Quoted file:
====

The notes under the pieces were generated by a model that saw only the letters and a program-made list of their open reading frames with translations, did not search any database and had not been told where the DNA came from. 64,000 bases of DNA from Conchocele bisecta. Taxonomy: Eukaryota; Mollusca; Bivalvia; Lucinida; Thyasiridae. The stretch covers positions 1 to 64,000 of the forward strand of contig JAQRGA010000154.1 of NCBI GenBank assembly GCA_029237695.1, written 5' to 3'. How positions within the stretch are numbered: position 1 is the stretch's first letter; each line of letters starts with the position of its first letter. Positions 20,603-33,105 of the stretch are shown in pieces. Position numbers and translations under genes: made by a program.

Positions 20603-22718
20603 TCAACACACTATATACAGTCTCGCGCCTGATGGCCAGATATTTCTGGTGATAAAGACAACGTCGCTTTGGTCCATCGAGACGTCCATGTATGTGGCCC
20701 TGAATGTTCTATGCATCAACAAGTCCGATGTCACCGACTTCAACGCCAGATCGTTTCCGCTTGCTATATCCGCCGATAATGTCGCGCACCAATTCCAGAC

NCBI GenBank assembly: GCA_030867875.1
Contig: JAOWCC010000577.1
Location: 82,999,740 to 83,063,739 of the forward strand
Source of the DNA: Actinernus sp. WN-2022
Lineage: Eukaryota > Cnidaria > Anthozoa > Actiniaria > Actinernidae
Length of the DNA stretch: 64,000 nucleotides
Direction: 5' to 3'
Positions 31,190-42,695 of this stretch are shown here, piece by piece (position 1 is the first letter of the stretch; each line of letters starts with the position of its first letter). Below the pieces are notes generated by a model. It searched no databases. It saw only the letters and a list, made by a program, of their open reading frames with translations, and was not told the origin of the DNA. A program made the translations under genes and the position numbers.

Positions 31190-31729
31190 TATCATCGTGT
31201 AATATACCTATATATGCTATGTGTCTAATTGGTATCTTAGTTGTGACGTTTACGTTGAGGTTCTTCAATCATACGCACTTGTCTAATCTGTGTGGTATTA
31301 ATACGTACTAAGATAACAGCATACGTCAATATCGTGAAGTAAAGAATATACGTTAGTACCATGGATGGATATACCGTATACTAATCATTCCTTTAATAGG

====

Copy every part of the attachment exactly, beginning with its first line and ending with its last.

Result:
The notes under the pieces were generated by a model that saw only the letters and a program-made list of their open reading frames with translations, did not search any database and had not been told where the DNA came from. 64,000 bases of DNA from Conchocele bisecta. Taxonomy: Eukaryota; Mollusca; Bivalvia; Lucinida; Thyasiridae. The stretch covers positions 1 to 64,000 of the forward strand of contig JAQRGA010000154.1 of NCBI GenBank assembly GCA_029237695.1, written 5' to 3'. How positions within the stretch are numbered: position 1 is the stretch's first letter; each line of letters starts with the position of its first letter. Positions 20,603-33,105 of the stretch are shown in pieces. Position numbers and translations under genes: made by a program.

Positions 20603-22718
20603 TCAACACACTATATACAGTCTCGCGCCTGATGGCCAGATATTTCTGGTGATAAAGACAACGTCGCTTTGGTCCATCGAGACGTCCATGTATGTGGCCC
20701 TGAATGTTCTATGCATCAACAAGTCCGATGTCACCGACTTCAACGCCAGATCGTTTCCGCTTGCTATATCCGCCGATAATGTCGCGCACCAATTCCAGAC

NCBI GenBank assembly: GCA_030867875.1
Contig: JAOWCC010000577.1
Location: 82,999,740 to 83,063,739 of the forward strand
Source of the DNA: Actinernus sp. WN-2022
Lineage: Eukaryota > Cnidaria > Anthozoa > Actiniaria > Actinernidae
Length of the DNA stretch: 64,000 nucleotides
Direction: 5' to 3'
Positions 31,190-42,695 of this stretch are shown here, piece by piece (position 1 is the first letter of the stretch; each line of letters starts with the position of its first letter). Below the pieces are notes generated by a model. It searched no databases. It saw only the letters and a list, made by a program, of their open reading frames with translations, and was not told the origin of the DNA. A program made the translations under genes and the position numbers.

Positions 31190-31729
31190 TATCATCGTGT
31201 AATATACCTATATATGCTATGTGTCTAATTGGTATCTTAGTTGTGACGTTTACGTTGAGGTTCTTCAATCATACGCACTTGTCTAATCTGTGTGGTATTA
31301 ATACGTACTAAGATAACAGCATACGTCAATATCGTGAAGTAAAGAATATACGTTAGTACCATGGATGGATATACCGTATACTAATCATTCCTTTAATAGG